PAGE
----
Some people are confused by the intentional delay of considering the mission statement to the second meeting.
The arguments against doing the mission statement later fall into three categories:
- It’s the most important thing in strategic planning
- Everything else will change, depending on what your mission is
- You cannot do (some specific step) if you don’t know your mission
These arguments hold some value, but there are more valid arguments to wait until later in the process that we’ll discuss in a bit. First, let’s break down these arguments.
It’s the most important thing in strategic planning.
Well – yes and no. While your mission will give you a strong understanding of who you are – and why you are – we’ve worked with dozens of companies that never discuss their mission in strategic planning. The reason is simple: in a well-managed business, the mission is often understood by everyone in the company. There is little reason to discuss the mission if it’s a useful one that everyone agrees on. The most important things about the mission in strategic planning is (A) that we will continue to use it and (B) that we are fulfilling it. When one of these two things isn’t true, it may be time to discuss and possibly, change the mission statement. At that point, it may be your most important strategic issue, but it’s still not necessarily the first thing you should discuss.
Everything else will change, depending on what your mission is.
Again, yes and no. Changing the mission will make some strategies less appropriate than others, and it may change, for example, your market segmentation. When the mission is dramatically changed, it often drives several critical implementation objectives, as well. However, none of this will change the facts of where you are, which is what you should look at in the first part of the strategic planning process. We do put the mission before the goals, objectives and implementation plans, because those should all support the mission. It is extremely rare – though possible – that you may need to circle back and revise the strategy, if the mission changes radically enough, BUT this possibility has always been quite clear when we reach this point in the process.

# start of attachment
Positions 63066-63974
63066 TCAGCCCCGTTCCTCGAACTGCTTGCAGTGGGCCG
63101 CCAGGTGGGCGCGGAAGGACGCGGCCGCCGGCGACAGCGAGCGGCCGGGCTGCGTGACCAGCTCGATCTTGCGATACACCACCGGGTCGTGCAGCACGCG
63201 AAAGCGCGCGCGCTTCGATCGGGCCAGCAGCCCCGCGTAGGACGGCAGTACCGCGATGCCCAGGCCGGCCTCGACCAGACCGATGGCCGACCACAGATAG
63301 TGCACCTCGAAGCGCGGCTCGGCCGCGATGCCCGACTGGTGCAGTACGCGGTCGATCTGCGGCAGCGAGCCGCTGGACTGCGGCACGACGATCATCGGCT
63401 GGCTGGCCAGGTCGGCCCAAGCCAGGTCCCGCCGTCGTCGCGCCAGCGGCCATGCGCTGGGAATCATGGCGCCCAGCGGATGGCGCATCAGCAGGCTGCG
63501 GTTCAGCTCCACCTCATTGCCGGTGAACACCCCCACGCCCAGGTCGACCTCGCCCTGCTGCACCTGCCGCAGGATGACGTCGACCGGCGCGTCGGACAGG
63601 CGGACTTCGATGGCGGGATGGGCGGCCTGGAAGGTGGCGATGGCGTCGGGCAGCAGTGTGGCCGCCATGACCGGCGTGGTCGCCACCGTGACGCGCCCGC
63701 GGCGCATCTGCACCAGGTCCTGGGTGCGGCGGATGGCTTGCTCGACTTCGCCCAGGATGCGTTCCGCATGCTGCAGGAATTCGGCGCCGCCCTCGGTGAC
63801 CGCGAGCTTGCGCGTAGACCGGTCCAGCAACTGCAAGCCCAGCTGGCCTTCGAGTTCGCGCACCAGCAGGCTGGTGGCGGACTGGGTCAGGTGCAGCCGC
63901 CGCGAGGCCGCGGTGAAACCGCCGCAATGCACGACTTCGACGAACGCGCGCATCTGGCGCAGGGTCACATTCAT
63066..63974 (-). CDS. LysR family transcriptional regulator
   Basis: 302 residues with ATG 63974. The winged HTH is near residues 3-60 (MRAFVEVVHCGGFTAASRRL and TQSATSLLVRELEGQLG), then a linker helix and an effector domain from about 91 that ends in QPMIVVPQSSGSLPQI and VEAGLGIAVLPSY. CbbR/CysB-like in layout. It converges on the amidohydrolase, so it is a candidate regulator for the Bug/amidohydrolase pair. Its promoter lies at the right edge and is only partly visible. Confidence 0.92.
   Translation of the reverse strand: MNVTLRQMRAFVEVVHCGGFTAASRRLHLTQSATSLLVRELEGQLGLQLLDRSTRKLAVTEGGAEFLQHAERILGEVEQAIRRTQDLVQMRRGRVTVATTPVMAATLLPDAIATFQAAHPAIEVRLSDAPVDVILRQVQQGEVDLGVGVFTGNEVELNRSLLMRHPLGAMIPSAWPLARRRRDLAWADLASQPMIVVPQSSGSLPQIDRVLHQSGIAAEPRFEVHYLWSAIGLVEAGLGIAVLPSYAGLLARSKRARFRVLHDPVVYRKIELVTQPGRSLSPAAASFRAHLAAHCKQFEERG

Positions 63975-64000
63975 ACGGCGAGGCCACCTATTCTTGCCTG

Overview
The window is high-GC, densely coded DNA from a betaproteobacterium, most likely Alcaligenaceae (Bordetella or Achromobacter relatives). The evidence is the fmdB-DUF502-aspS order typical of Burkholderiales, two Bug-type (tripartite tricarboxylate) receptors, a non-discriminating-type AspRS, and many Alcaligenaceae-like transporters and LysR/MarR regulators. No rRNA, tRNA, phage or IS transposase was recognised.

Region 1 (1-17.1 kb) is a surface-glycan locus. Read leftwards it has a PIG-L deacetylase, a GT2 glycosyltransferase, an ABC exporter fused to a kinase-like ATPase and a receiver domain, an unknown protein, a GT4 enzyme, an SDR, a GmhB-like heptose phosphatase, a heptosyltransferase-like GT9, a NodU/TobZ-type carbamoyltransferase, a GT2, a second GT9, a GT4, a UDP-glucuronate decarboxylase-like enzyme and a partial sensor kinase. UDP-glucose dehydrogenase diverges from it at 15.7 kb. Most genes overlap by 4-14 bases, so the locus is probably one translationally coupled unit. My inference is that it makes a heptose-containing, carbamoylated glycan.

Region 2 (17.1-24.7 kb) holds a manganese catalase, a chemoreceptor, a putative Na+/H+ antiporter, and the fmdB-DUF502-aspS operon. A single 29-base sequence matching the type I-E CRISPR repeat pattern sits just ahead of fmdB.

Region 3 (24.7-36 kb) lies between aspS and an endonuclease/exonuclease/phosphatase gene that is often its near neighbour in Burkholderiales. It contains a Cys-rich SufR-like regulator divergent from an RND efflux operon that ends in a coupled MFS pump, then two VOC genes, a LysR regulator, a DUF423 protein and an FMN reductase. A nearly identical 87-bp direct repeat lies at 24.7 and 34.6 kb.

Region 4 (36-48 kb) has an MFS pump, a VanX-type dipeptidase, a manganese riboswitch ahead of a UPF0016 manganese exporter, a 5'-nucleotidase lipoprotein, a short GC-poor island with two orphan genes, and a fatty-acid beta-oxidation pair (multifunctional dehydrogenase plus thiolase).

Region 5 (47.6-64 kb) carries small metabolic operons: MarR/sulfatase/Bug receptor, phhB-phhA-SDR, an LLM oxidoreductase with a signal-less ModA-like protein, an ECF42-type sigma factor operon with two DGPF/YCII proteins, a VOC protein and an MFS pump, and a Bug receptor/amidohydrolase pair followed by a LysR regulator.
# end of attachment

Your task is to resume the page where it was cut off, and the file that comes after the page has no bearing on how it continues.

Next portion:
You cannot do (some specific step) if you don’t know your mission.
This is pure poppycock. Hundreds of companies consider every other part of their strategic plan without discussing or – in some cases – even understanding the mission of the organization. Does it help to know the mission? Absolutely. Is it required? No. And if your mission is so ill defined that your team can’t guess what it is (at least approximately), it’s very likely to be part of the initial discussions about market segments and assumptions.
Now, given these thoughts, you may already be inclined to leave the mission statement until later. Beyond this, there are powerful reasons to delay discussion of the mission, as well. These will be discussed in our next post.
For great ideas on how to improve the quality of your planning, contact me at email@example.com. Consider holding a one-day workshop on Simplified Strategic Planning.
M. Dana Baldwin is Senior Strategist with Center for Simplified Strategic Planning, Inc. He can be reached by email at: firstname.lastname@example.org